There's a report on Reuters that sales of video game hardware and software are up 28% for July 2008. Good news, folks:
Helped by a steady flow of blockbuster titles, the video game industry has proved resilient to the economic hardships hitting other industries. A Nintendo representative said the company was seeing no impact from a slowdown in U.S. consumer spending.
This is a pretty impressive growth for a non-necessity during an economic slump, if you ask me.
I sometimes wonder how recession-proof the games industry is; I do, after all, have a vested interest in it. I comfort myself with the thought that the movie industry did fairly well during the Great Depression -- escapism during hard times is a pretty good seller, right?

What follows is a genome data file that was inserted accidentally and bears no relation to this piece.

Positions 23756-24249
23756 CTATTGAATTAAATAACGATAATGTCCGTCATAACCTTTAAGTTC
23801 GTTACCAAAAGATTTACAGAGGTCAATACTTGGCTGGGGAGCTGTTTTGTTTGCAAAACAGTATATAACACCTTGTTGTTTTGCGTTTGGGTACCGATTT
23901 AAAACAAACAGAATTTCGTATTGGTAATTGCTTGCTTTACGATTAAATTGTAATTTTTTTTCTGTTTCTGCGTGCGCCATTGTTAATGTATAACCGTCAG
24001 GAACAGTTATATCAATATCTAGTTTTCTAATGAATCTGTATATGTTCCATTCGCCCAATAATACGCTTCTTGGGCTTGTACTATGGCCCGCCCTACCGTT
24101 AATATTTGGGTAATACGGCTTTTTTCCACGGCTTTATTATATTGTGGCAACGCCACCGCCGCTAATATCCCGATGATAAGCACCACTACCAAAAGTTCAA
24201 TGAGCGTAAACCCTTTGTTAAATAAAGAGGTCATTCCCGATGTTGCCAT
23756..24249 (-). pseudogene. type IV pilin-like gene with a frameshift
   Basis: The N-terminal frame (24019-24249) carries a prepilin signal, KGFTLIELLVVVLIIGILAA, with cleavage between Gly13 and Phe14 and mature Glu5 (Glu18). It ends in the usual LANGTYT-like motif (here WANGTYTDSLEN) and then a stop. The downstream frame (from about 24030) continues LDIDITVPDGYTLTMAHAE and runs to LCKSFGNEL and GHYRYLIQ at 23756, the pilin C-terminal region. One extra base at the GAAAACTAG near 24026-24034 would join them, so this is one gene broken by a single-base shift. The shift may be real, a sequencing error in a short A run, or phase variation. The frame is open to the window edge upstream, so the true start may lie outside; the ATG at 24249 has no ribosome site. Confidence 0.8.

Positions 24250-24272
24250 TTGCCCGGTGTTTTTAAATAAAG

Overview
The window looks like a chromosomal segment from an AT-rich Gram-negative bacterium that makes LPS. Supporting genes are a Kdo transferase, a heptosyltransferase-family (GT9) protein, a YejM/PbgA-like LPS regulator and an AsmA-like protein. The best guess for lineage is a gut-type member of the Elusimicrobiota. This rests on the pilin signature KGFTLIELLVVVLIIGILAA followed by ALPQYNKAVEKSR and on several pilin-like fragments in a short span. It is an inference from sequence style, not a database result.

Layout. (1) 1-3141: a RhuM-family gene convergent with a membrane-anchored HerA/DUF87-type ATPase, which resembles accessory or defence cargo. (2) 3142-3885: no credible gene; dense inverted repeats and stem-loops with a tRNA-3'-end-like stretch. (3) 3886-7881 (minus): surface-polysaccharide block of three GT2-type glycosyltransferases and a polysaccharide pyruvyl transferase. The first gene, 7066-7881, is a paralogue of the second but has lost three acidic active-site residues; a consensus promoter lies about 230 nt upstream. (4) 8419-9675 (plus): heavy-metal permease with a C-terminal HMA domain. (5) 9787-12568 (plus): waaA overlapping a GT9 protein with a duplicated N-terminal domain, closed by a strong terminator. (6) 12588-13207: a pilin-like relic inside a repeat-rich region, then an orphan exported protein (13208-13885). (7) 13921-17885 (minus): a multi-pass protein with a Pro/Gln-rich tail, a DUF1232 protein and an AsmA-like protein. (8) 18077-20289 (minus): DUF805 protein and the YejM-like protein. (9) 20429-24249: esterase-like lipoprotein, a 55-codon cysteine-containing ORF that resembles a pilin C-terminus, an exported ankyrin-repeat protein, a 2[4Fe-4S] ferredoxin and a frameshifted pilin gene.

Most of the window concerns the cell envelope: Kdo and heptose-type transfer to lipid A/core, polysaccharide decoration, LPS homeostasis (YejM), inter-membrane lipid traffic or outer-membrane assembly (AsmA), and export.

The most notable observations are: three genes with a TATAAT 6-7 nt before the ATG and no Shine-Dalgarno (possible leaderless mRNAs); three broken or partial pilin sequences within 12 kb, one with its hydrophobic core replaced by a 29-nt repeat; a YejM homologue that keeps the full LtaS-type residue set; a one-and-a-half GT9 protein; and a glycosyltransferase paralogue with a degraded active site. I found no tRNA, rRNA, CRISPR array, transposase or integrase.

And compared to cinema, video games offer a pretty good value proposition when you look at dollars spent per hour of entertainment. You can take a family of four to a two-hour movie for $24-$50 (plus more for snacks, specific cost depending on region and time of day) or you can buy a game for the same amount that can in theory entertain each of you for 10-60 hours, plus some replay time. If I only have $35 in entertainment money to spend, I sure know which one I'll pick.